The Five Steps to Great Customer Service

Customer service.  Every business talks about it, but not everyone has it.  So what makes for a good customer service program and why are some businesses successful and others aren’t?
Think about some of your own experiences, about when you’ve been unhappy and what made you angry.  Chances are it was a combination of things, but one of those was probably a feeling of lack of control over the situation.  The business had your money and you didn’t get what you were promised.  The second thing was probably the feeling that you weren’t being heard and that no one cared.
The third piece was the frustration that no one could help or had the ability to help you even if they wanted.  For example, have you heard the excuse that the problem could not be fixed because the computer was down or wouldn’t allow it?  It just creates aggravation when everyone agrees that there is a problem, but no one can do anything about it (or is it an insincere excuse…mmm?).

Fourth was most certainly a lack of apology when things went wrong.  Most people do not expect everything to go perfectly, but do expect an apology when mistakes happen.  I’ve heard of one study where 80% of people who filed a lawsuit did so because they never got an apology.  Imagine that – the costs to a business to defend itself in court, pay for attorneys, court costs and potentially damages and all could have been avoided for an apology.  Of course, the ironic thing is that the same attorneys defending you would warn you to never apologize for something (good advice or self-serving?).
For any company, your customers are the most important part of your business.  Think about the risks that poor customer service can create.  The greatest advertising campaign and marketing plan may bring in new customers.  But if you allow poor customer service then the best advertising will be for nothing.  You may bring in new customers, but you won’t get any repeat business.  It makes the most sense financially to develop loyal customers who come back again and again.  You’ve reached them with your marketing, drawn them in, and closed the deal.  Compared to starting over with a new group of potential customers, bringing back repeat business is more effective.

What is an organization to do?  The good news is that there are some basic guidelines that will keep your customer service program on track.  The 5 steps to create good customer service are:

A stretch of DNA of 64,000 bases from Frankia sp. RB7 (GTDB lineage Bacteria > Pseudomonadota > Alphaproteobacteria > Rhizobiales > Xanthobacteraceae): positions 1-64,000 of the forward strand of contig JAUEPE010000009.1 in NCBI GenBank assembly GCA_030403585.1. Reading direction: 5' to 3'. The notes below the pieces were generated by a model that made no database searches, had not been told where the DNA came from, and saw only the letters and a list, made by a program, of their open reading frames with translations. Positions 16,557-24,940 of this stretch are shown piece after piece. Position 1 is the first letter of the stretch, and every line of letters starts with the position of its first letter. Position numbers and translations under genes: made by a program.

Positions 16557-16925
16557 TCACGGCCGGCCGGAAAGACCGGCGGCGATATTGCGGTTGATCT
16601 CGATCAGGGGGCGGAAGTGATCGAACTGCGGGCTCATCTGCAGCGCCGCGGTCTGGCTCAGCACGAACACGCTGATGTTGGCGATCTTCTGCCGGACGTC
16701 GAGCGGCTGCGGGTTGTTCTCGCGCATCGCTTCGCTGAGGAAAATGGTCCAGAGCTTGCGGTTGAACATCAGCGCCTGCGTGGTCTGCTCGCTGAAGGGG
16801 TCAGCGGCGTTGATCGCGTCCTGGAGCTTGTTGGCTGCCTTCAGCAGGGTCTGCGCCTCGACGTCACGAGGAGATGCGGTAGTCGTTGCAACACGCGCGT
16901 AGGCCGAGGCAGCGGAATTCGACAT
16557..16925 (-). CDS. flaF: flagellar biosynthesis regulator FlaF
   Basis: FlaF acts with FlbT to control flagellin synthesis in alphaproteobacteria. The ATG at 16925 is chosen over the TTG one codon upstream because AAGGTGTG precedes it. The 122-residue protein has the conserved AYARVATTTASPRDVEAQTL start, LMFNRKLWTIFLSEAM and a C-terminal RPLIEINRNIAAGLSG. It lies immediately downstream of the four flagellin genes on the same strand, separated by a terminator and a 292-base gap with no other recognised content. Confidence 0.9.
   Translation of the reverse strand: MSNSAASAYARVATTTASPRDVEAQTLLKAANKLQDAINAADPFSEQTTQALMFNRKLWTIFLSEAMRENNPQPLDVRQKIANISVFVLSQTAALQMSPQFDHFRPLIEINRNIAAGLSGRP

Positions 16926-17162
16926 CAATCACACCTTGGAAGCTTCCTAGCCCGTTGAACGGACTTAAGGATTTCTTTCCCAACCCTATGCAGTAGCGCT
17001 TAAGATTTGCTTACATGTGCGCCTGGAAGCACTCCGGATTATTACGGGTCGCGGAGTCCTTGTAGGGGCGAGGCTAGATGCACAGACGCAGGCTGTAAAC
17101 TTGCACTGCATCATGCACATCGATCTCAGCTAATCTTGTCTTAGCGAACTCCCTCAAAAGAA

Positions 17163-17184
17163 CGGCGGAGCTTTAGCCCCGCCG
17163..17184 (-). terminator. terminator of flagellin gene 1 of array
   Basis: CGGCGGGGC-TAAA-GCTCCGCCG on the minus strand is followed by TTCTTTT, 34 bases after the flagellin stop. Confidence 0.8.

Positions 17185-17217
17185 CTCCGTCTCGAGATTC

1.      Expectations – Make it a clear expectation of employees.  If you employees understand that meeting your customers’ needs is their number one mission, then they will.
2.     Empowerment – Allow employees to make the decision to do what is best for the customer.  Let them override computers, but instead be able to take the steps to help customers.  Even when the customer is wrong.  If they walk away unhappy or disgruntled they won’t be back and neither will all the people they tell.  Being right can be the road to ruin in these cases.
3.     Hire the right employees – Employees should be empathetic.  Even in violence prevention programs, people are taught to reduce the risks of violence by listening and being empathetic to others.  Hire people that have demonstrated that ability or be sure that you can teach it.  Without it, employees may be sending the message that they don’t care about the customer – a quick way to get an ex-customer. 
4.     Human contact – Even in large organizations, such as the boiler plate customer service centers, make sure that you create an environment of accountability on the part of staff.  Nothing is more frustrating as a customer than making repeat calls to a customer service center for the same issue and each time having to start the explanation all over again.  And these same customer service agents often have long code numbers, worse than 007, and no extension or way to ever contact them again.  Where is the accountability or motivation to really help the customer in that environment?  So you ask for a supervisor and get the line, “He is in a meeting right now” after holding for several minutes.  Followed up with the line, “I’ll they will call you later today.”  Don’t hold your breath.
5.     Compromise – the final consideration is being flexible enough to compromise.  Even when the customer is wrong, you can still ‘negotiate’ a solution.  Courts do this all the time.  A traffic offense can be plea-bargained down to a non-moving violation or the fine reduced, for example.  Be willing to plea bargain with your customers.
Follow these steps and you will be well on your way to great customer service and to protecting your most critical asset – your customers!

Share your customer service stories in the comment section below or email them to eric@businesskarate.com. 

Have you wondered how to deal with an aggressive employee or phone threats against a staff member?  Do you have the security system you should?  Are you worried about how your business would handle an emergency situation?  There are lots of worries as a leader in your organization.  Security risks do not have to be one of them.  I am available for business coaching sessions with a focus on security and operational risk management.  The first session includes a money back guarantee if you are not completely satisfied.  For more information, send an email to eric@businesskarate.com. 

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